The Dreaded Interstate

Forgive me for jumping around so much but for the past few weeks I’ve been thinking about what I was going to post when I finally resumed and this is one of the random things I wanted to include.

A recent crash outside of Denver, Colorado which got national attention brought back vivid memories of something which happened to me (well, next to me) on August 3, 2016.  This is the reason I now refer to interstate highways as “the dreaded interstate” and drive more defensively when I do have to be on them.

On that date in 2016 I was driving east on I-74 near Crawfordsville, Indiana, heading home from a trip through Kentucky, Indiana and Illinois.  It was a beautiful sunny morning and the road was clear and dry.  I had my cruise control set on the speed limit (honest – these days I’m usually not in a hurry and like to enjoy the scenery) and had to disengage my cruise control while waiting for a semi-truck towing a flat trailer to complete passing a UPS tandem rig ahead of me.  Once the left lane was clear I put cruise control back on and proceeded past both of those vehicles at which point I noticed that traffic was stopped a short distance further up the highway.  I put my 4-way flashers on, disengaged cruise control and slowly advanced to where traffic was now completely stopped.  Because there were mainly trucks in the right lane I stayed in the left lane and stopped next to the last vehicle which was stopped in the right lane.

I looked in the mirror and noticed the brown truck which had been passing the UPS truck barreling up the right lane at what appeared to be full speed.  I quickly thought back to recall if perhaps there was an exit where we were stopped (doubtful, since I probably would have taken it).  I looked in the mirror again and didn’t even finish the thought “that guy’s not going to…..” and BAM – he plowed into the truck next to me at full speed (probably 70 mph).

Here are photos of what both trucks would have looked like before the crash (these are NOT the actual trucks but photos I found online):

The brown truck (Maverick Trucking, LLC):


(Photo credit: Jason Miller Collection)

The white truck (which I learned after the incident was a propane tanker – yikes!):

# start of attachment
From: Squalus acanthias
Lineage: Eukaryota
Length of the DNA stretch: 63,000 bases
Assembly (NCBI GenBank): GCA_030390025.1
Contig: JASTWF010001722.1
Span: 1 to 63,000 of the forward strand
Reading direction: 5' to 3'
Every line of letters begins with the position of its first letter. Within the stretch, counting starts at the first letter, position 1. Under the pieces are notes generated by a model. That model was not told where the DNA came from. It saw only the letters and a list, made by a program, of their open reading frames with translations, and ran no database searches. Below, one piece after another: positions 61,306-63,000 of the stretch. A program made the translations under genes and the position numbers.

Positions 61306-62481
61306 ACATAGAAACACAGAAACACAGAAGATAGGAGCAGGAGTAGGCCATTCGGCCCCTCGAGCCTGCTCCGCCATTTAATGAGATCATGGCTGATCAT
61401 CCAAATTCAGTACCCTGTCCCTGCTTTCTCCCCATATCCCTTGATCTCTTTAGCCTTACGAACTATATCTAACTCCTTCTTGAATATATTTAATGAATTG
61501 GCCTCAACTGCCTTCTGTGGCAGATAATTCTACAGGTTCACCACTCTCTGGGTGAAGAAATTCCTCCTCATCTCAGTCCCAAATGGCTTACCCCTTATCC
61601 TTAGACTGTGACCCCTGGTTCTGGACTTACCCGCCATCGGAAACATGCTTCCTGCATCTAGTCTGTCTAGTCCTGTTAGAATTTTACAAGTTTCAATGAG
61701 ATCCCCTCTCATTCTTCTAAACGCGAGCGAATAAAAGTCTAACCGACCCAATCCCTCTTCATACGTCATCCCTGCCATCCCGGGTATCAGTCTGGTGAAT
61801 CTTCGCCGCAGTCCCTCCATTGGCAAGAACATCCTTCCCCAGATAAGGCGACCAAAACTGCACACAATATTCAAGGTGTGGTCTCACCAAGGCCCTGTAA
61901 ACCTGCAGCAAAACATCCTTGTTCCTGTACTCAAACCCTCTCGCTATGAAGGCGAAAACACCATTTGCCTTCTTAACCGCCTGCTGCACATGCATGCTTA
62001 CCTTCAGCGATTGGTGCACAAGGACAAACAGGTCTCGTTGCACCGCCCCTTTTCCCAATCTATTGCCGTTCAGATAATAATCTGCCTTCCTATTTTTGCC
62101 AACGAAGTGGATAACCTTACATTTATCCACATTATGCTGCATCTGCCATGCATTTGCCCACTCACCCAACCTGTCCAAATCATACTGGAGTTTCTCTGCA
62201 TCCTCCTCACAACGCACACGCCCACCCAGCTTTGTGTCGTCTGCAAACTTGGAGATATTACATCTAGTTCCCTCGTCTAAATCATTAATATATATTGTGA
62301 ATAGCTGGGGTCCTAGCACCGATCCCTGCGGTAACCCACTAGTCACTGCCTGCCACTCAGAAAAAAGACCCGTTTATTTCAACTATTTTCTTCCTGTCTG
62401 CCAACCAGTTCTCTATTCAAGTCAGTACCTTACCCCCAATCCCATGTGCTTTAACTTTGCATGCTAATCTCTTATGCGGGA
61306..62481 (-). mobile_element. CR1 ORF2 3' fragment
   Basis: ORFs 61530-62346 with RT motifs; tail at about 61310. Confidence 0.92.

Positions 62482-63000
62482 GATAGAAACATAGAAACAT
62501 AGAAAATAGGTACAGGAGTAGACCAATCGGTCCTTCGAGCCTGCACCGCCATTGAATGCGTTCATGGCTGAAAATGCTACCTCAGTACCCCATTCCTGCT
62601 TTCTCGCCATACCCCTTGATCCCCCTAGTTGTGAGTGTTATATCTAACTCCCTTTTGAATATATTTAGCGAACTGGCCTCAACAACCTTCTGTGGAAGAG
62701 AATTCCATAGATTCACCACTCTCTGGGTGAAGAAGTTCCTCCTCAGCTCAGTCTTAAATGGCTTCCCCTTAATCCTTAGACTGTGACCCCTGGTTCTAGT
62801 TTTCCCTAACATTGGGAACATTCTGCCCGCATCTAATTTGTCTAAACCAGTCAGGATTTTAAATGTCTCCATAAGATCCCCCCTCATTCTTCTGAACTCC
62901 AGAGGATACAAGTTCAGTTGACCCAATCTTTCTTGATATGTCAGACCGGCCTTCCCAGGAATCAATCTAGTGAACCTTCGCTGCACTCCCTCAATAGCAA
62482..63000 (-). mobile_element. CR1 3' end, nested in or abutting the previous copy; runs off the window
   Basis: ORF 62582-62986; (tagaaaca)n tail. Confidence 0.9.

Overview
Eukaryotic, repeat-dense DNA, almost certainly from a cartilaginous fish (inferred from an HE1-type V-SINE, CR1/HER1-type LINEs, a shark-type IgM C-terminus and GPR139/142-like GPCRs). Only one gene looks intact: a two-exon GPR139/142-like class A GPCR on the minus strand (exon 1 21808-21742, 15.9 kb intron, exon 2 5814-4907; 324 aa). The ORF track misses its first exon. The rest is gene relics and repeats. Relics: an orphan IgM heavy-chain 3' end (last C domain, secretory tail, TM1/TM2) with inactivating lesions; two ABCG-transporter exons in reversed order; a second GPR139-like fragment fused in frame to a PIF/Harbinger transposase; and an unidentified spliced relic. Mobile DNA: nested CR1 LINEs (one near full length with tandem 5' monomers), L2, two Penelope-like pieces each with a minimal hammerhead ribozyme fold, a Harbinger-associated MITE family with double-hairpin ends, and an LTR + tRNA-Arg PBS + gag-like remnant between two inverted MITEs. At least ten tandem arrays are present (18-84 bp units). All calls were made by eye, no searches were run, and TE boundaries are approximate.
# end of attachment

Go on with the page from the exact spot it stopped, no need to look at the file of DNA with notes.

(Photo credit: Unknown.  I found this picture shortly after I got home in 2016 and now can’t find it online)

The reason traffic was stopped was that there had been another accident a short distance ahead.  I got out of my car and started calling 9-1-1.  I was prepared to tell the 911 operator that the driver was probably dead but the next thing I heard was “Help! I need a knife, I need a knife”.

When a State Trooper arrived on the scene (very quickly, as they were just up the road) he advised those of us in the left lane to pull our cars ahead in the grassy median since the vehicle which had been struck was, indeed, a propane tanker.  I had already turned a little left when the white truck started to jackknife after hitting the truck which was stopped in front of it.

After I moved my car I took these photos:



In the photo above you can see the rear wheels of the white truck impaled in the front of the brown truck which stopped immediately on impact.  At impact my car had been in the left lane, between the fire extinguisher and the man in the blue shirt.  The brown truck had been hauling huge spools of wire (like guy wires for radio or TV antennas) and you can see that much of the load went forward right through the truck cab, splitting it as if you had been standing on the trailer and split it with an ax like cutting firewood. I still can’t believe the driver survived!



The guy in the hat standing next to the cab was consoling the driver, who was still stuck in the cab, until emergency personnel arrived.

Here are photos taken by a local newspaper which I later found online:

(Photo credit: Journal Review, Crawfordsville, Indiana)



They loaded the driver into a helicopter to fly him to Indianapolis.


In the photo above you can see the UPS tandem truck at the front of the line of traffic in the right lane.  Fortunately he had enough sense to slow down when he saw my 4-ways on (and perhaps heard on his radio that traffic was stopped).  Through news reports I learned the name of the driver of the brown truck but never heard what they think caused him to behave the way he did.  I figure he either fell asleep, though this was at 9 am, wasn’t paying attention, or had a medical emergency.  I read later that the highway was closed for 10 hours.

I stuck around long enough to leave a report with the troopers, and called one of the accident investigators a day or two later to tell him two things I hadn’t thought to write down – that I never heard a horn and never saw brake smoke.  Evidently the driver made no effort to stop or signal the impending impact, and didn’t “ditch it” into the guard rail to even try and reduce his speed.

Thank God he didn’t move to the left lane or I’d be a goner for sure….

I now leave a cushion between me and the vehicle in front of me when stopping on the road (even a single lane road) in case I need to take evasive action, and unbuckle my seat belt.  If he had changed lanes at the last second I wouldn’t have even had time to get out of my car.

I pay much closer attention to what’s going on behind me when I see we need to slow down or stop.  And my blood pressure and adrenaline levels both increase slightly every time I see a Maverick Trucking vehicle on the road (and there are lots of them – nice, clean identical chocolate brown cabs).

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